Ron Paul: The Libya Fiasco and the Folly of Intervention
Congressman Ron Paul
Saturday, September 15, 2012
The attack on the U.S. consulate in Libya and the killing of the U.S. ambassador and several aides is another tragic example of how our interventionist foreign policy undermines our national security. The more the U.S. tries to control the rest of the world, either by democracy promotion, aid to foreign governments, or by bombs, the more events spin out of control into chaos, unintended consequences, and blowback.
Unfortunately what we saw in Libya this week is nothing new.
In 1980s Afghanistan the U.S. supported Islamic radicals in their efforts to expel the invading Soviet military. These radicals became what we now know as al-Qaeda, and our one-times allies turned on us most spectacularly on September 11, 2001.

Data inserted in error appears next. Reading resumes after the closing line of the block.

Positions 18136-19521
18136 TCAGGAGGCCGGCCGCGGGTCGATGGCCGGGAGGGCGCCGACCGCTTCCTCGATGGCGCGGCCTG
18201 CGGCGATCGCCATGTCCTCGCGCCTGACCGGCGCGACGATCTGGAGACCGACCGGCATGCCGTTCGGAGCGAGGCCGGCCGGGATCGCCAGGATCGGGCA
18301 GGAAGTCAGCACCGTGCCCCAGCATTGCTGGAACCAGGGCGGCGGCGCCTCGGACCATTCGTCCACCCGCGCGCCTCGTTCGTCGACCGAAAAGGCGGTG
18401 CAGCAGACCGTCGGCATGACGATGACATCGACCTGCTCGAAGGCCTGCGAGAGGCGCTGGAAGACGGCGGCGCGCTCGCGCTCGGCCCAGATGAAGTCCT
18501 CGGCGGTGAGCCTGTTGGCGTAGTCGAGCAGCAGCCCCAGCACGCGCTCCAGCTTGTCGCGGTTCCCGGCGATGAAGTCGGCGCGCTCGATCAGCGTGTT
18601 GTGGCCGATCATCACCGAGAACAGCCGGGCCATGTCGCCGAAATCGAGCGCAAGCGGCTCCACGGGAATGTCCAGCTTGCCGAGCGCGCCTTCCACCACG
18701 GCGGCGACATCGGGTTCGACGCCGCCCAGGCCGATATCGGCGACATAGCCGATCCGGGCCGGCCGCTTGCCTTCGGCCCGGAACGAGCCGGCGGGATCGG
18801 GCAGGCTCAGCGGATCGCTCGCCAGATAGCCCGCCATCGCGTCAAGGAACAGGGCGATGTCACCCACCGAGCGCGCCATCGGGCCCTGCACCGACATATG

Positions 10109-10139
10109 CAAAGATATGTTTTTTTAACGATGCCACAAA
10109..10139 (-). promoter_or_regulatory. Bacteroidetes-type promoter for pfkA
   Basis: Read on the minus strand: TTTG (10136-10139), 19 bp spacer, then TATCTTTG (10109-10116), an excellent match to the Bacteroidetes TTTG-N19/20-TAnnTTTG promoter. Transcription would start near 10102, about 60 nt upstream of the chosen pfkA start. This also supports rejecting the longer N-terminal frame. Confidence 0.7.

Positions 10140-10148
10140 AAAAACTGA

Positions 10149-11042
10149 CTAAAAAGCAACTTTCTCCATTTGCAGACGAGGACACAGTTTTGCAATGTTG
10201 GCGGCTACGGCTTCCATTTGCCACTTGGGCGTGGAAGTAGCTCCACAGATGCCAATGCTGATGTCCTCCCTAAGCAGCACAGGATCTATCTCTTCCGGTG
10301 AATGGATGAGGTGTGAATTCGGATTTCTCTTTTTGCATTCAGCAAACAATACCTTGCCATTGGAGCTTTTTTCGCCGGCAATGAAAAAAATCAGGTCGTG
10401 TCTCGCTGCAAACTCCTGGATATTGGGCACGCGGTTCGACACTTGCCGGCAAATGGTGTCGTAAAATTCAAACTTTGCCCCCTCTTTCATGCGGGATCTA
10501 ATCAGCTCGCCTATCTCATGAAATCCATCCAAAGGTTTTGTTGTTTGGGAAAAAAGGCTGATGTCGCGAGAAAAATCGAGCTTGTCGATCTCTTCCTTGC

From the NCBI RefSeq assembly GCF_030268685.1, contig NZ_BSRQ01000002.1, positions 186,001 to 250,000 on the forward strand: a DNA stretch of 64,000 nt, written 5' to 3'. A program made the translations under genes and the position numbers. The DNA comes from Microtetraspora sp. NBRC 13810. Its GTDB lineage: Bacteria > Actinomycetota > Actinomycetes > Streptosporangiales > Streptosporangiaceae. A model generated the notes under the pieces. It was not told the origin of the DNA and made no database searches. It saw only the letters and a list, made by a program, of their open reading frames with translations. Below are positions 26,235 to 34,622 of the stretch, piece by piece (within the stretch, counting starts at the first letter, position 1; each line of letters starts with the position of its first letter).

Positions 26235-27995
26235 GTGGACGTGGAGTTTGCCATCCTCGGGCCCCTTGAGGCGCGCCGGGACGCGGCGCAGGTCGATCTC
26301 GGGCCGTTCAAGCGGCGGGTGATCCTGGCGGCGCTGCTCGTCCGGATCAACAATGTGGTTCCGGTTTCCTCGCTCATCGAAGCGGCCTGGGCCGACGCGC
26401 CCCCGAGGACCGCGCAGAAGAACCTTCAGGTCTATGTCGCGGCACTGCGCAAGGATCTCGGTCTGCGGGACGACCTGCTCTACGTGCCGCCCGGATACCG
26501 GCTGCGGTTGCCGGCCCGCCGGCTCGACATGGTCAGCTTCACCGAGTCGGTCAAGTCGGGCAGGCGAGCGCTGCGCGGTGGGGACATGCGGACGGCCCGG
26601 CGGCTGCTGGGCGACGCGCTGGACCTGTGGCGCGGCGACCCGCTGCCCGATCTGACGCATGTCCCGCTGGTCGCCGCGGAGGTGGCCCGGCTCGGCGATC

Iraq did not have a significant al Qaeda presence before the 2003 U.S. invasion, but our occupation of that country and attempt to remake it in our image caused a massive reaction that opened the door to al Qaeda, leading to thousands of US soldiers dead, a country destroyed, and instability that shows no sign of diminishing.
In Libya we worked with, among others, the rebel Libyan Fighting Group (LIFG) which included foreign elements of al-Qaeda. It has been pointed out that the al-Qaeda affiliated radicals we fought in Iraq were some of the same groups we worked with to overthrow Gaddafi in Libya. Last year in a television interview I predicted that the result of NATO’s bombing of Libya would likely be an increased al-Qaeda presence in the country. I said at the time that we may be delivering al-Qaeda another prize.
Not long after NATO overthrew Gaddafi, the al Qaeda flag was flown over the courthouse in Benghazi. Should we be surprised, then, that less than a year later there would be an attack on our consulate in Benghazi? We have been told for at least the past eleven years that these people are the enemy who seeks to do us harm.